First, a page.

Full Show Index
Advertise With Us
Write For Us
What ‘Apprentice 3’ Applicants Should Have LearnedPage 2
View Printable version of this article
Furthermore, when you respond, you have to figure out the best way to handle it. The original version of this rule said to reply calmly and without emotion. Unfortunately, we’ve seen that doesn’t always work, as when Andy was getting screamed at by both Jen and Sandy in the second series, and Trump claimed Andy was out-debated. However, Jen tried these tactics at other times too, such as in the finals against Kelly, and calm rationality held the day. So there is a fine line to walk. If you need to show anger, show anger. If you need to remain calm, remain calm. But don’t go overboard in either direction – always remain in control.
Of course, the Boardroom is not the only place you will find stress. In the first series, Protégé lost some of their cash during the flea market challenge. Kristi became flustered about it, but Omarosa came across as cool, calm, and collected. In the Trump Ice challenge, both Nick and Bill said that Ereka was too emotional – this led directly to her uttering, “Don’t say it, Mr. Trump” in the Boardroom when it was clear he was about to fire her. Collapsing under pressure and begging is not the way to stick around.
3) Have a Backbone
Both Kristi and Jessie were fired on the first series because they meekly accepted whatever was thrown at them, even hideous attacks from Omarosa. Trump flat-out said that he didn’t like the way Omarosa was behaving, but what was worse was that Jessie sat there and took it. Similarly, we just talked about what happened to Andy when he was attacked by Sandy and didn’t do enough to fight back. So if somebody attacks you in the Boardroom, you need to stand up for yourself.
This doesn’t necessarily mean attacking them back or getting emotional. But you need to be firm and explain your side of the story and show how the person attacking you is really the one who deserves to be fired. A good example is Nick in the Apprentice 1 Planet Hollywood challenge. He was in danger because he kind of shut down during the challenge, as he disagreed with the ethics of what was going on around him. When his lack of effort was mentioned in the Boardroom, Nick stood up for himself and presented his side of the story. It still wasn’t smart to have gone into autopilot mode during the challenge, but he made up for it in the Boardroom.
However, having a backbone doesn’t only apply in the Boardroom. You also need to stand up for yourself and your ideas during the tasks (which is what Nick didn’t do, above). If you think you need a better location, by all means say you need a better location. If the group agrees with you and you do well because of it, you will gain some status. If they disagree with you and you don’t do well, you can say you told them so. Worst case is if you move to a different location and still do poorly, but even then at least you took a stand on the issue.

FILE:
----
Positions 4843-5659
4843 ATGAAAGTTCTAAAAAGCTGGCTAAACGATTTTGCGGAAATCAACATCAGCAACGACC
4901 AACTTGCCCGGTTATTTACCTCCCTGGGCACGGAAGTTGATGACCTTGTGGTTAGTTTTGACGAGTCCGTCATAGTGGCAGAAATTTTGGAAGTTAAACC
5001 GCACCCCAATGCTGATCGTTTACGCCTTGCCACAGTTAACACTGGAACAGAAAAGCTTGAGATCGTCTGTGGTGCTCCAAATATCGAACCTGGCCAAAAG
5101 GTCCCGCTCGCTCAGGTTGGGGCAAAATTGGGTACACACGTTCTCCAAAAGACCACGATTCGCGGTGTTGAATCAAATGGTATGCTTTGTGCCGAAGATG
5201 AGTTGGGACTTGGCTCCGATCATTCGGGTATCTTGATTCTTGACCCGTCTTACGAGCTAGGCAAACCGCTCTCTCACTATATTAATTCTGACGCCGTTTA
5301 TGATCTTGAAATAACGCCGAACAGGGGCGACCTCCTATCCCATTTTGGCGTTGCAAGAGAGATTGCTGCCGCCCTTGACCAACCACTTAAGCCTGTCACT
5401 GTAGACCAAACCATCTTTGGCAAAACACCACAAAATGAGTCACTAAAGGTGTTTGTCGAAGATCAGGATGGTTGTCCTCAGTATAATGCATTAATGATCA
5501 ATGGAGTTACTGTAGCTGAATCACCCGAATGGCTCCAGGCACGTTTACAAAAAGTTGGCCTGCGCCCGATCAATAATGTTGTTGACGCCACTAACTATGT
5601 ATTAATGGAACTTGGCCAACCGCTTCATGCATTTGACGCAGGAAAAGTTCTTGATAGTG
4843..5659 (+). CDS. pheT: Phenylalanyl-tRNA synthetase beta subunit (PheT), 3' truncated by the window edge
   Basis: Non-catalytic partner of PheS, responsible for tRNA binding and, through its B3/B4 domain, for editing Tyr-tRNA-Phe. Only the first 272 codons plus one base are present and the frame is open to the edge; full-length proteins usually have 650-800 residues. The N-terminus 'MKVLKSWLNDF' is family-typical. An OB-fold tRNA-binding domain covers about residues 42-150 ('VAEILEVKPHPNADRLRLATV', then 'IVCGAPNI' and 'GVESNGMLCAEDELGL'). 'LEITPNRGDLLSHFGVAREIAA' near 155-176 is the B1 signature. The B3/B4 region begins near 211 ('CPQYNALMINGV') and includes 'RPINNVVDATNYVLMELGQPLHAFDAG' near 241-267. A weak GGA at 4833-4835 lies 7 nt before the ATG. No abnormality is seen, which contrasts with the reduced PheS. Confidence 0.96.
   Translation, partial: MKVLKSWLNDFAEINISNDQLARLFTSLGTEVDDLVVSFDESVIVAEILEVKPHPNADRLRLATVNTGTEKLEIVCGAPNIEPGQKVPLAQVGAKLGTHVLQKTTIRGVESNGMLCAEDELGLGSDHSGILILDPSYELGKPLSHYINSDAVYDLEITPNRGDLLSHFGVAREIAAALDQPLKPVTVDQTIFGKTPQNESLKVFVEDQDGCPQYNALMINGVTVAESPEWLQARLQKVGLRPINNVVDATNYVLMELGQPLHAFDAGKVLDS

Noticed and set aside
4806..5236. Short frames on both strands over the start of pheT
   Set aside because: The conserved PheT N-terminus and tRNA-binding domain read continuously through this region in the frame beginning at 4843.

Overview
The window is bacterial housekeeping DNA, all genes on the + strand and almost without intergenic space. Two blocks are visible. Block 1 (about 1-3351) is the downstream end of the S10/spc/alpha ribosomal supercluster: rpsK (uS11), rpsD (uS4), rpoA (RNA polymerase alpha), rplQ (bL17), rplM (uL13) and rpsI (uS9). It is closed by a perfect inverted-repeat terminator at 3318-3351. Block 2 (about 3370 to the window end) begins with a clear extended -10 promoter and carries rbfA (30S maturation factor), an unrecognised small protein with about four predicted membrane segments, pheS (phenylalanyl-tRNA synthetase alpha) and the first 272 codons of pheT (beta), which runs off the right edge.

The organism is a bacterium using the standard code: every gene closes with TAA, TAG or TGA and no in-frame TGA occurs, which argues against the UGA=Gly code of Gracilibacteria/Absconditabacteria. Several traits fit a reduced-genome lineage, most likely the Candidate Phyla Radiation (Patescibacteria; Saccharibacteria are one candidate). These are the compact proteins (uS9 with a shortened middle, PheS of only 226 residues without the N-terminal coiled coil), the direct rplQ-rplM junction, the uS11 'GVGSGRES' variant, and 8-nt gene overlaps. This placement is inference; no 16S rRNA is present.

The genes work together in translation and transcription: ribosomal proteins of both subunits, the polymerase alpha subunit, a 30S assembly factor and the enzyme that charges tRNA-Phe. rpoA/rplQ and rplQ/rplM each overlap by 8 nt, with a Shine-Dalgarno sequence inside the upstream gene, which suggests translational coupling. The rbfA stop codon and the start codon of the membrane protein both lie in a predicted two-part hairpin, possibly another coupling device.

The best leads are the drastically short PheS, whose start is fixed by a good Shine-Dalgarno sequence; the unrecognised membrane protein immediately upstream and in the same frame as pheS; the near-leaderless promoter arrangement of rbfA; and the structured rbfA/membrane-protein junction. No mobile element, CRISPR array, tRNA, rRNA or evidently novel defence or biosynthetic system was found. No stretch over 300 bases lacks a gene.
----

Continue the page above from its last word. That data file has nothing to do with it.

A good example of this is the NYPD ad in Apprentice 2. Raj was firmly in favor of the military theme. Elizabeth was firmly in favor of, well, nothing. She was against the military theme but couldn’t stand up to opposing viewpoints. In the end, the ad they got was the worst of all worlds. Raj told Trump in the Boardroom that he believed in the military idea. Elizabeth said she didn’t. Elizabeth was fired. There is a lesson there.
Also, if you think you are the best at doing something, you should try to do it. In the first series, Trump wondered why Katrina had not done the apartment negotiations in one task – after all, she was the one who had experience in real estate. I wondered the same thing! She should have said it was her area of expertise and just done it, leaving other tasks to other people.
4) Scheming and Plotting Usually Doesn’t Work, But Don’t Show Your Hand
Before the second season began, when I was putting the first version of this article together, I originally planned on putting something in about plotting and scheming because I figured people could plan on who they should focus on – as the women’s team did with Stacie, for example. However, upon further deliberations and discussions at the highest levels of RealityNewsOnline, I decided it shouldn’t be in there. After all, as we already discussed earlier, unlike Survivor or Big Brother, The Apprentice does not have fellow contestants vote people off. The decisions are made solely by Trump, so all the plotting and scheming in the world might not help you.
The more we saw of the second season, the more this truth was hammered home. Yes, plotting and scheming did work about Stacie. But many more times we saw it backfire. We saw project managers bring people to the final Boardroom who should not have been there based on that challenge. Trump did not respond kindly, often specifically noting that he couldn’t figure out why that person was there this time, or why another person had been saved when they had done something wrong.
A perfect example of this is when Jen C. took Stacy and Elizabeth to the final Boardroom in Apprentice 2, even though Sandy had clearly done the worst job during that task. Jen only did it because she didn’t like the other two – Carolyn knew it, Bill (sitting in for George) knew it, and Trump knew it. So Jen went home.
That said, playing things close to the vest can still help. Before Boardroom sessions, it can’t hurt to feel out where people are leaning, without giving away too much of your own thought process. If you find that most people are gunning for the same person, by all means join in! If you find that people are trying to avoid you, then you’d better be prepared to have all the guns turn on you.<--Previous 1 2 3 4 5 Next-->
View Printable version of this article